As to the accreditation argument, accreditation means that the organization has meet the minimum acceptable standards of the organization that is conferring accreditation. You don’t get points or any other kind of awards for going above and beyond those standards. You paid your fee. Maybe there was an on-site survey. If you passed and few fail, you received a certificate and can say you’re accredited. It is a piece of paper that does not guarantee anything.

Sunday, November 16, 2008

Financial meltdown, recession, mergers, affiliations, uninsured and retail clinics

With the financial market meltdown, worldwide recession I say look for new mergers and closings in the hospital industry. Even though many are profitable, well at least slightly, that will go by the way side with investment income losses, higher numbers of uninsured, rising bad debt and lengthening delays in Medicaid payments from the states, the picture is bleak. Declining utilization and tighter reimbursement from managed care doesn’t help either. Oh yea, those pesky retail clinics won’t help either. I am surprised more hospitals don’t go that route, partner with their doctors and drive those babies out of their markets.

Insuring the 45 million and growing uninsured is not in the cards fore the foreseeable future, not till 2010 at the earliest. President-elect Obama has his hands full. First priority is fixing the financial system, second is the economy, and third is healthcare. Without the first two, the third never happens.

Hospitals are cutting back, but it is in marketing as always. CEOs never did understand the value of marketing and what it can do, but then why do we need to be customer focused? Part of that blame goes to marketers who are unable to prove value; focus on the fluff stuff; and not holding themselves accountable for a bottom-line result. Could be too many newsletters, ads touting services people don’t need or want and not positioning on a quality and service perspective.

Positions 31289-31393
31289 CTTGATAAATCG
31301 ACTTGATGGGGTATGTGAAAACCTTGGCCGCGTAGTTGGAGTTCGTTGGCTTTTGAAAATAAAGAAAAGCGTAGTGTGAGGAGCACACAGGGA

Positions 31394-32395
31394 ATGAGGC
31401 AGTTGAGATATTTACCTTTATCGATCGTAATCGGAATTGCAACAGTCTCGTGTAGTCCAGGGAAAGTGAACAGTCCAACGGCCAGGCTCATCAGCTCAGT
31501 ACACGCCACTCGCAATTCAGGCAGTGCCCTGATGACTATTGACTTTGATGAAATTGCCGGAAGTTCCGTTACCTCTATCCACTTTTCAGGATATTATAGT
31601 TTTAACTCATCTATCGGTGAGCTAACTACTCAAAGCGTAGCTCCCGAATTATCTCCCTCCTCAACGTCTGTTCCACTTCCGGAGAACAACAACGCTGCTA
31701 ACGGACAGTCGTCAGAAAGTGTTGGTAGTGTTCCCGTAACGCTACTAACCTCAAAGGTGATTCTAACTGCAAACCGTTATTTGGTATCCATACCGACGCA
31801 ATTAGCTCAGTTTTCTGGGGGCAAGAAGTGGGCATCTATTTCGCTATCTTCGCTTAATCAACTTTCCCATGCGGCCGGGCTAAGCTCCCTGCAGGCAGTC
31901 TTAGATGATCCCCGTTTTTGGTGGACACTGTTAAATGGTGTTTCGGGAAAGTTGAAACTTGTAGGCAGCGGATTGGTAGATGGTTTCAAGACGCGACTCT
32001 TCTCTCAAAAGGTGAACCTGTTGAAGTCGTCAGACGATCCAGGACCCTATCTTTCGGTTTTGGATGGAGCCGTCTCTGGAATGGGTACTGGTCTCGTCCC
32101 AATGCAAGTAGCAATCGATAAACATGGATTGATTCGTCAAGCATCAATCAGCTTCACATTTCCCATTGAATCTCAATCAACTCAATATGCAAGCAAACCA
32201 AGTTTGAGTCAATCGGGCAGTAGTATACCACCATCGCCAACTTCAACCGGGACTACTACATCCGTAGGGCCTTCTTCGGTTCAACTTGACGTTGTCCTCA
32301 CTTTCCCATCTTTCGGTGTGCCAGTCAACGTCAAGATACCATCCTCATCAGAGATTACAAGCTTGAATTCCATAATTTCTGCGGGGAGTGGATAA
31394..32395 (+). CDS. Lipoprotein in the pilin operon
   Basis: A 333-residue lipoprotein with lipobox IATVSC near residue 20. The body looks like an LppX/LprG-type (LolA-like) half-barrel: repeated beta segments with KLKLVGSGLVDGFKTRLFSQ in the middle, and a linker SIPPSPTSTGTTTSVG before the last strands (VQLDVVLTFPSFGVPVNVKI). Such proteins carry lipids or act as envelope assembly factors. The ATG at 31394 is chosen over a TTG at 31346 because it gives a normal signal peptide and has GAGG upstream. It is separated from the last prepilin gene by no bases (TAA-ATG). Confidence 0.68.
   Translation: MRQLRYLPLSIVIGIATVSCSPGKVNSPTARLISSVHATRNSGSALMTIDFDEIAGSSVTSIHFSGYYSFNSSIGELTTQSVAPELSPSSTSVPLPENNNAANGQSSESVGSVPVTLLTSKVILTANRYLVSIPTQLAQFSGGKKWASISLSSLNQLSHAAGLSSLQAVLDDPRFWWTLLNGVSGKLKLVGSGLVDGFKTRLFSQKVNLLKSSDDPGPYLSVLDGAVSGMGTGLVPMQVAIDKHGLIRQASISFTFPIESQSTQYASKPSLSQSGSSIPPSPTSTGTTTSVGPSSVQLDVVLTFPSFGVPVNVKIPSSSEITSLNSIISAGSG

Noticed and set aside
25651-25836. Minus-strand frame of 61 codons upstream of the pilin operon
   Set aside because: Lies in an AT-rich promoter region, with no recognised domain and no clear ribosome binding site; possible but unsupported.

Answer this…. if you can’t say in 25 words or less about how you are different from everyone else, then you are adrift in your marketplace and your key customers can’t either. But then your competitors are in the same boat and they just may be as clueless as you are. Define and differentiate before someone else does it for you...

The hospital industry is undifferentiated and it’s becoming a commodity. Focus on satisfaction- employee and patient. You won’t have satisfied patients without satisfied employees. More to follow latter on that one

By the way I am hearing some not so flattering reports about the quality of primary care in those retail clinic settings. Wrong diagnoses, medication errors and faulty in site quick tests make we wonder how soon before the government step in and regulates. More direct physician oversight, certification and training are needed to prevent someone from dying. Hasn’t happened yet but it will. It’s just a matter of time. If you have a good or bad story about the retail clinics post it up.

The company I work for is going through a major reengineering. Look for big and I mean big reductions at the coporate staff level first quarter 09. Lots of uncessary layers and they could really benefit from a dose of lean management. Probably means I will be out of a job. Oh well, here we go again, that will be the seventh time in eight years. I have the nack for finding those companies.